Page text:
Unveiled at the World Bank and International Monetary Fund’s annual meeting in Indonesia, the report measured countries’ success in human capital development, noting significant funding gaps were “leaving the world poorly prepared for what lies ahead”.
“This index is going to have comparable evidence… and that is where controversy is going to come”
“[There is a] learning crisis in education because of a lack of alignment between strategies related to teachers, learners, and school management,” said Francisco Marmolejo, tertiary education global coordinator at the World Bank.
“The beauty of this sort of index is basically… comparable evidence… and that is where controversy is going to come,” he said.
Speaking prior to the project’s launch, Marmolejo said the index was not meant to be used as a ranking but anticipated it would be viewed as such, adding he hoped doing so would push governments to increase investment in a bid to improve their global position.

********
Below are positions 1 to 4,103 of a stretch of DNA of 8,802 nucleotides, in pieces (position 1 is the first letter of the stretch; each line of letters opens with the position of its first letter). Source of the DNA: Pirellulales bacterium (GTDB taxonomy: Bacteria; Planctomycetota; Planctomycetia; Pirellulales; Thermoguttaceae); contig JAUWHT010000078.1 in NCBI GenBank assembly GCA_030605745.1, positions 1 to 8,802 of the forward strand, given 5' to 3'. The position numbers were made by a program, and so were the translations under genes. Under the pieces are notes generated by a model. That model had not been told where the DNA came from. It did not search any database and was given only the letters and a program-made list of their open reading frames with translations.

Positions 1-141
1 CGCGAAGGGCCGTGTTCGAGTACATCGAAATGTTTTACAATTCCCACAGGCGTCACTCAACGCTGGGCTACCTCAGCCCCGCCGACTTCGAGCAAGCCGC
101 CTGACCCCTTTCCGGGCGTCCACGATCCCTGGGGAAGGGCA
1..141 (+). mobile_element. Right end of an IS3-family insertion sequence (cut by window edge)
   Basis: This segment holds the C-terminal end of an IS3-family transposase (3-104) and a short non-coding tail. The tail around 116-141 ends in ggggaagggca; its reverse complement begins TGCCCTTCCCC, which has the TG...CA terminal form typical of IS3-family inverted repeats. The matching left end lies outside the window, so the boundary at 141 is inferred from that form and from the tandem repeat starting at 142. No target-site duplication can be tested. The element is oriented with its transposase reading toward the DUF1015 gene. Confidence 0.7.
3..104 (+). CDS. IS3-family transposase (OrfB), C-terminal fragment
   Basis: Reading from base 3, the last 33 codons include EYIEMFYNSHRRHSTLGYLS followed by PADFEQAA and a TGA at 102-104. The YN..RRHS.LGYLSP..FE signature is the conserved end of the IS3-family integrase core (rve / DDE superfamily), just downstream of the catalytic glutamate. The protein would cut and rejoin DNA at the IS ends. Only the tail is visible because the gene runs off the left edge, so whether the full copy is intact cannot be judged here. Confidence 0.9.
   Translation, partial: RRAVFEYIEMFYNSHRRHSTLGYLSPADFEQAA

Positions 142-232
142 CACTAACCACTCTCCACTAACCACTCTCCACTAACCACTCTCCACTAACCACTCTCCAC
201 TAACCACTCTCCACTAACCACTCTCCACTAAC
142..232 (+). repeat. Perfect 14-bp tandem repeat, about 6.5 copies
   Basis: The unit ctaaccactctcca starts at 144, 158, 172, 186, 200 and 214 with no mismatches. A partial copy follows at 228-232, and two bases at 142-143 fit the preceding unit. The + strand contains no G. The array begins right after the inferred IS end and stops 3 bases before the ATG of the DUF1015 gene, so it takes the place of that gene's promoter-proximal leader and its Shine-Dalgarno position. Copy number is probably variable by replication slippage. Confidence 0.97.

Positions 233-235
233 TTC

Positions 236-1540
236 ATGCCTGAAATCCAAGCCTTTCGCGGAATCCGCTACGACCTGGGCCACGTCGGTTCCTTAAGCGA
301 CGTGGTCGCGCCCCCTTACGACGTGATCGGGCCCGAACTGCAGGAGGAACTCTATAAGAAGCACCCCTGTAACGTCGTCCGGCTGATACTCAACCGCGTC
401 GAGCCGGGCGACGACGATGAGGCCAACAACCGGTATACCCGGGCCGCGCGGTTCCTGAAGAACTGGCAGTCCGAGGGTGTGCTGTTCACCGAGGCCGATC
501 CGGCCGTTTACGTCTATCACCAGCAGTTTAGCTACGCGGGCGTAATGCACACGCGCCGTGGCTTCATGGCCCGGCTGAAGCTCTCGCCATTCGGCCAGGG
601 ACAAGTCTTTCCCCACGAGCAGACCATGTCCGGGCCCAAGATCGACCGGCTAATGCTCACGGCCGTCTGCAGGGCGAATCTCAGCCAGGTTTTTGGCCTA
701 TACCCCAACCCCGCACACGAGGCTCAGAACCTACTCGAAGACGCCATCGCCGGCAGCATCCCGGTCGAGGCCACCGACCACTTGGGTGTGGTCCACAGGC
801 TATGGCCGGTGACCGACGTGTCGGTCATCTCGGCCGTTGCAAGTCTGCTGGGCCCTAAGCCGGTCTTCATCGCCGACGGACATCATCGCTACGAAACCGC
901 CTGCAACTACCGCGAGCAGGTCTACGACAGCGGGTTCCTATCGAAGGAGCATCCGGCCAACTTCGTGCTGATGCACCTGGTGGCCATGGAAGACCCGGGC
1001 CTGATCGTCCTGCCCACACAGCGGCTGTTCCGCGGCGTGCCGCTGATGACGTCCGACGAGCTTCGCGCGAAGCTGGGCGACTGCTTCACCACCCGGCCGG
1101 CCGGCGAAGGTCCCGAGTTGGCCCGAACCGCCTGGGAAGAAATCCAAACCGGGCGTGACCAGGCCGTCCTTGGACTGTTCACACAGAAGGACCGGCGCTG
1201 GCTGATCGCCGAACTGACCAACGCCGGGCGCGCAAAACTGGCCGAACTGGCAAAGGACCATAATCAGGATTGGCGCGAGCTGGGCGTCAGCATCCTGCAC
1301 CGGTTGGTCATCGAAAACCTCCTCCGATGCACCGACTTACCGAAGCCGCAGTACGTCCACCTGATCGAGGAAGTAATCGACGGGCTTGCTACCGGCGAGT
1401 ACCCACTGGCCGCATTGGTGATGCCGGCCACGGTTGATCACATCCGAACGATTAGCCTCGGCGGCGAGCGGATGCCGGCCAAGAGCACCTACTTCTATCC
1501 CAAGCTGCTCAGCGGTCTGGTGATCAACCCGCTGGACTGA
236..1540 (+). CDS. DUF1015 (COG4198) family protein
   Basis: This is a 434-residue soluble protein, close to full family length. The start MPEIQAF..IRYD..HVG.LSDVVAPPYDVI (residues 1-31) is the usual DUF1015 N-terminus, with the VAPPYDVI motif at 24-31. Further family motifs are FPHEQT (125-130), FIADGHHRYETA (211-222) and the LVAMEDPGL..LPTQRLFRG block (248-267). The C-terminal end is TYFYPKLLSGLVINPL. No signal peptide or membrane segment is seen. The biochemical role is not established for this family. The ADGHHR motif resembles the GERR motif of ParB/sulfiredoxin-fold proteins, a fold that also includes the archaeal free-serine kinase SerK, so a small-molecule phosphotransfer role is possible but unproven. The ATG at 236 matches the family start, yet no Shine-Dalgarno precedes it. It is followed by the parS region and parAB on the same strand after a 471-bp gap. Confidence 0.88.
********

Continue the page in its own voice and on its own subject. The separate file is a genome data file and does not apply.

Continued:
The report’s methodology measured human capital by anticipating the outcomes of a child born today against the education they will receive in their home country.
“The productivity of the future worker is explained by those factors that were playing a role on his or her development,” said Marmolejo.
Among its findings, an additional year of education generates higher earnings, especially for those in low to middle-income countries and for women, but the report added the quality of education had more impact.
Within the US, the HCP concluded replacing a low-quality elementary school teacher with one of average skills would increase a classroom’s combined lifetime earnings by $US250,000.
African countries were ranked lowest, with Chad and South Sudan taking the bottom spots. Singapore, meanwhile, ranked first, followed by South Korea, Japan and Hong Kong, with the UK and US sitting at 15th and 24th, respectively.